Here is an example of a business that was not licensed (the Hard Rock Cafe in Heidelberg, Germany operated for more than 35 years before it closed down after many years of litigation). The restaurant produced a large number of pins –
This next pin does it twice! It is neither licensed by Hard Rock Cafe nor by Disney –
Sometimes these types of items have specific terms, not licensed pins are called Fantasy pins (and pins for Hard Rock locations that are not licensed but that had an actual restaurant under that name are called Renegade pins).
We are working hard to expose or explain all of this on hobbyDB. For example, we have a production status for fakes, explain how to spot them and co-operate with our contributors, curators, champions and other users to share as much of this important part of the hobby with the public. Avoid falling for the scams as there is no good way out once you did (do not sell the item on without full disclosure)!
Please help us with this (we still have some work documenting every collectible ever made… 😉 and/or share your stories or tips and tricks in the comments.
Very informative, thank you!
Just saw these the other day in Cordoba, Argentina.
I have lots of comments on this post. Thanks for writing it,as it got me thinking.
3 fakes – repaints
In the diecast toy world, many old cars and trucks are play-worn with paint missing. Many collectors can’t afford a Mint Boxed example and restore/repaint them themselves. This is not a ‘fake’ unless they are unscrupulous and try to sell it as original.. Most are honest and do it for their own collections and talk about it online. The problem for me comes when they sell off their collection as repaints, but that gets lost on the next owner who sells them as originals. If they are marked, or use screws instead of rivets, then it is very easy tell.
3 fakes – made-ups
If the Omnisport is a fake, then it is just a repaint-resticker of a potential one-of-one or two Dinky. I consider Made-Ups a form of repaint/restore but the collector/craftsman is making something different from original. So it is obviously not a ‘fake’ for any other collector. Many collectors call these Code 3 (not authorized by the factory). hobbyDB member Keesie25 has done many of these on original Corgis. These are not fakes until someone else tries to pass them off as original. All of his items in the DB are marked Code 3 – some restored but others in weird color combinations. I like those the best. His Beatlemobile is a very imaginative non-original Corgis! https://www.maronline.org.uk/the-beatlesmobile/. What a blast!
5 repackaging. So the newly-found Salacious Crumbs can be put back in the otherwise complete box to get a full set. Seems fine to me. No different from the original. Is that true?
Yes, the Salacious Crumbs is totally fine, the key here is to know that finding such a large quantity will have an impact on its value.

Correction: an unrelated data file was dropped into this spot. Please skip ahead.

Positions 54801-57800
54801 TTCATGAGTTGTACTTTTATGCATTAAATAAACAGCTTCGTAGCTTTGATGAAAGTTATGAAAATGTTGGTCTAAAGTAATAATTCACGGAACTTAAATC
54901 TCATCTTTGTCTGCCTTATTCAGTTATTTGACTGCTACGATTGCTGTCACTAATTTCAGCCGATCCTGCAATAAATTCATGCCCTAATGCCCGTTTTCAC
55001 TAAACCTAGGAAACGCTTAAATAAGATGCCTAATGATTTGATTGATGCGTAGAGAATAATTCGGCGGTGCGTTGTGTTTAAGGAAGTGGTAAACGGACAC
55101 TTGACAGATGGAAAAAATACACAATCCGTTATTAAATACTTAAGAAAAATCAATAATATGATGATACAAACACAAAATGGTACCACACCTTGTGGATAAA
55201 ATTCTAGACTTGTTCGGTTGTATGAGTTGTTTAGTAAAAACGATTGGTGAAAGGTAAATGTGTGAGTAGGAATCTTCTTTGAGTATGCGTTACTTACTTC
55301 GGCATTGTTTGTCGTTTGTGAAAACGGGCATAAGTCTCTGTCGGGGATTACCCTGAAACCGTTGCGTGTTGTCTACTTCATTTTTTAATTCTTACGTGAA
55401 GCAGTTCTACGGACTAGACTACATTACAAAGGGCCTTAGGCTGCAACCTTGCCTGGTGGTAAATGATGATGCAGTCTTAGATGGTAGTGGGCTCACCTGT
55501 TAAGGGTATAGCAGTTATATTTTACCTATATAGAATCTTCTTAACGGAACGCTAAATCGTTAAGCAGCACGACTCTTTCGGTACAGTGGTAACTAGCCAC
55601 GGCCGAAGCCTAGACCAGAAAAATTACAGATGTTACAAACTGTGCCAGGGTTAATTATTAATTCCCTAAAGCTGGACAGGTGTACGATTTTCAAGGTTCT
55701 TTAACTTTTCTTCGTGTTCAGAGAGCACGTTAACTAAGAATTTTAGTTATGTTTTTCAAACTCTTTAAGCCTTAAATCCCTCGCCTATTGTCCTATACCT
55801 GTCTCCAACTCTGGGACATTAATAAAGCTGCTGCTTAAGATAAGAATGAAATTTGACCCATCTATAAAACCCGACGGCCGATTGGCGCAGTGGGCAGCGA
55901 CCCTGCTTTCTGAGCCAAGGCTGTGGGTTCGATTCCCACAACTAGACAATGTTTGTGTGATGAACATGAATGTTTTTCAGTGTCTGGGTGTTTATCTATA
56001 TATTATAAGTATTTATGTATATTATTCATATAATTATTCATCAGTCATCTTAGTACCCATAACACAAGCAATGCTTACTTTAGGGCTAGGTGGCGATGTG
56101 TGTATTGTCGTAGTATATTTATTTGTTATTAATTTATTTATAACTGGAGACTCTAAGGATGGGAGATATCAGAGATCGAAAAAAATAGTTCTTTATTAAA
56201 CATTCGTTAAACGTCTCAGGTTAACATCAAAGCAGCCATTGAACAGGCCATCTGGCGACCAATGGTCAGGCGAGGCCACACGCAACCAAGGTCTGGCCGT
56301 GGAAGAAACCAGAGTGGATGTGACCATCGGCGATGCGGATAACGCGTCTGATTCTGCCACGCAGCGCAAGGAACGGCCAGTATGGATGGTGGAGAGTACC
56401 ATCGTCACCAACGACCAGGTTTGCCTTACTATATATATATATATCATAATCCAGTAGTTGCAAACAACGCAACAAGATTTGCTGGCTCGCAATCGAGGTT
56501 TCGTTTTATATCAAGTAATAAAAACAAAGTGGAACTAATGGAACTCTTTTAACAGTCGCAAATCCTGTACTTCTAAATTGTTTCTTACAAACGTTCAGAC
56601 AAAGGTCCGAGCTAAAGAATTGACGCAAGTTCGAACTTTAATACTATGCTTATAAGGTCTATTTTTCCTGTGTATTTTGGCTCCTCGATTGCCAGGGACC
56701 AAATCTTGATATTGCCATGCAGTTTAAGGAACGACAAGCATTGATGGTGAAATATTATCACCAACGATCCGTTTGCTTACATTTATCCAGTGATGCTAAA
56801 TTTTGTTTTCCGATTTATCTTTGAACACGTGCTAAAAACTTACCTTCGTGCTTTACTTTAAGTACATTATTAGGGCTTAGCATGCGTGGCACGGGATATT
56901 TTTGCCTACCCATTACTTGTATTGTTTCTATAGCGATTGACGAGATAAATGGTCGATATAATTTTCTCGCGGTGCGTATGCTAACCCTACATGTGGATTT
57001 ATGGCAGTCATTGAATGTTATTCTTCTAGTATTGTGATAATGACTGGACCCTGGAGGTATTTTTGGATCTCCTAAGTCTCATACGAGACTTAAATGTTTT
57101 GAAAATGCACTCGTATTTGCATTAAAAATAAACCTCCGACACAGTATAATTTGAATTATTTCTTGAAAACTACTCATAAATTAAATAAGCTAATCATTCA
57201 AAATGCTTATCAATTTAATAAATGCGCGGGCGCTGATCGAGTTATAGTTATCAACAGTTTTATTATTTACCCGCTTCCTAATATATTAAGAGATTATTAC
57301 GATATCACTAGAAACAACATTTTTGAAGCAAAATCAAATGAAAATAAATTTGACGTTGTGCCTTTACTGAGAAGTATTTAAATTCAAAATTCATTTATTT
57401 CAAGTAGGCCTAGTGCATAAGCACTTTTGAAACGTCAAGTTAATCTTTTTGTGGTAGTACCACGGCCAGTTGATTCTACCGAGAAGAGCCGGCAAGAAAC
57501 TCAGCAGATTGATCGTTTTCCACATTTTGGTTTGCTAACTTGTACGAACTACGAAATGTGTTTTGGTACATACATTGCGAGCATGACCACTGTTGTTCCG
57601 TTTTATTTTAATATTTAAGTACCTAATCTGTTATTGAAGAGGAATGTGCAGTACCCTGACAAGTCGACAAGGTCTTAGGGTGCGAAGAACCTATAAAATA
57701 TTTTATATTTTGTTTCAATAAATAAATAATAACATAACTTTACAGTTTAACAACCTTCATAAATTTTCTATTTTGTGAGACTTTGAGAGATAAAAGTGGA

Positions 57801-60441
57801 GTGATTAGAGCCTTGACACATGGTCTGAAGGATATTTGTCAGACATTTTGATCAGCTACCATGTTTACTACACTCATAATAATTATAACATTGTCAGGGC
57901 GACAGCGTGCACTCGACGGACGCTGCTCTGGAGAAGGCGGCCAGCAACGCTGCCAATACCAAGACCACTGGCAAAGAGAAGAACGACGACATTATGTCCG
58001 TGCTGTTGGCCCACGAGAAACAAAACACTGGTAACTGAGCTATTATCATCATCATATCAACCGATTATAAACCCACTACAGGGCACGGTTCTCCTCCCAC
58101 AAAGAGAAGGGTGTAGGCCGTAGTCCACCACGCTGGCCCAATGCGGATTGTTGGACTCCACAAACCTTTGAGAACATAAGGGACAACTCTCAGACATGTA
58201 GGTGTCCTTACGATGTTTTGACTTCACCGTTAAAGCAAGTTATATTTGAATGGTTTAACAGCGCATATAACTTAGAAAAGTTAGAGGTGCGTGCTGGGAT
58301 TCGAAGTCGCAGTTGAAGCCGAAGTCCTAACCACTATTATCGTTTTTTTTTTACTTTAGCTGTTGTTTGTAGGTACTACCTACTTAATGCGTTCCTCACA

Re “fantasy” models made at home we refer to those as Customs in the database. Unless somebody makes them professionally and in larger quantities, for example, Imit’ Toys that are modeled on Dinky Toys which we then refer to as a Brand and Standard or Limited Edition models.
Thanks for the reply! Some more thoughts:
I think we need two types – the one the blob mentioned: original molds obtained and reissued by a third party.
The other type would be new molds made by a trademark holder to reproduce old toys. Several model car part-works are doing that now! Examples:
https://www.hobbydb.com/marketplaces/hobbydb/subjects/dinky-toys-collection-series – the most well known!
Good idea, I have done that now. Thanks!
Very informative , you also have to watch a lot of these people that said they have found error in small diecast like HW, MB and other 1/64 scale cars. The packages can be easily opened manipulated and resealed and they sell them for a crazy amount of money. My rule of thumb is if I don’t see it hanging on the peg I don’t believe it is an error..
That sounds harsh and would make it impossible to ever buy an error. In my experience, there are not that many problems with Hot Wheels errors as it is not worth it – they are actually quite hard to sell. And there seems to be almost absolutely no interest in errors for other diecast or even other collectible brands (unless the error makes the item “cooler”). Would love to hear from others on this.
Really appreciate this valuable info. As collectors we all need to be aware of the pitfalls that await those not in the know. Most of us are genuine but a few are not. Sharing tips with the collector community is key! Carry on the great work.
No discussion, but I RESTORE mainly old Corgi Toys and SELL them. I sell them as RESTO’s and not as FAKES. I also ask a normal price which reflects the fact it is a restoration. I am also on HobbyDB with my makings and no one ever called them FAKES.
I think your items are customs and perfectly fine (I love when you do some chopping and remember fondly some Xmas vehicles).
I overlooked Karls posting in which he praises my Beatlesmobile. Thanks Karl! For me, I just like to restore and make models which should have been made. Money comes second. Also, I have a tendency to be complete, so I wanted the complete Corgi range…….to find then I could not afford a real car. Also my wife would not like that! Further I think certain methods/materials factories used can be done better. Yes, they were meant to be toys, so plastic suspension is bound to break. I replace the plastic by stainless steel. It is just fun to restore throw away models and other stuff!
I’m a new collector and I have a question. Is an unlicensed action figure considered fake? Sorry but I have meager knowledge in regards to this. Hope someone can answer this. TIA!
No, a fake is if it imitated another figure (which in itself could be unlicensed). It is also practically impossible to know for certain if a figure is licensed. If it is certain (i.e. there is a source) that the figure is not licensed that can be mentioned in the description.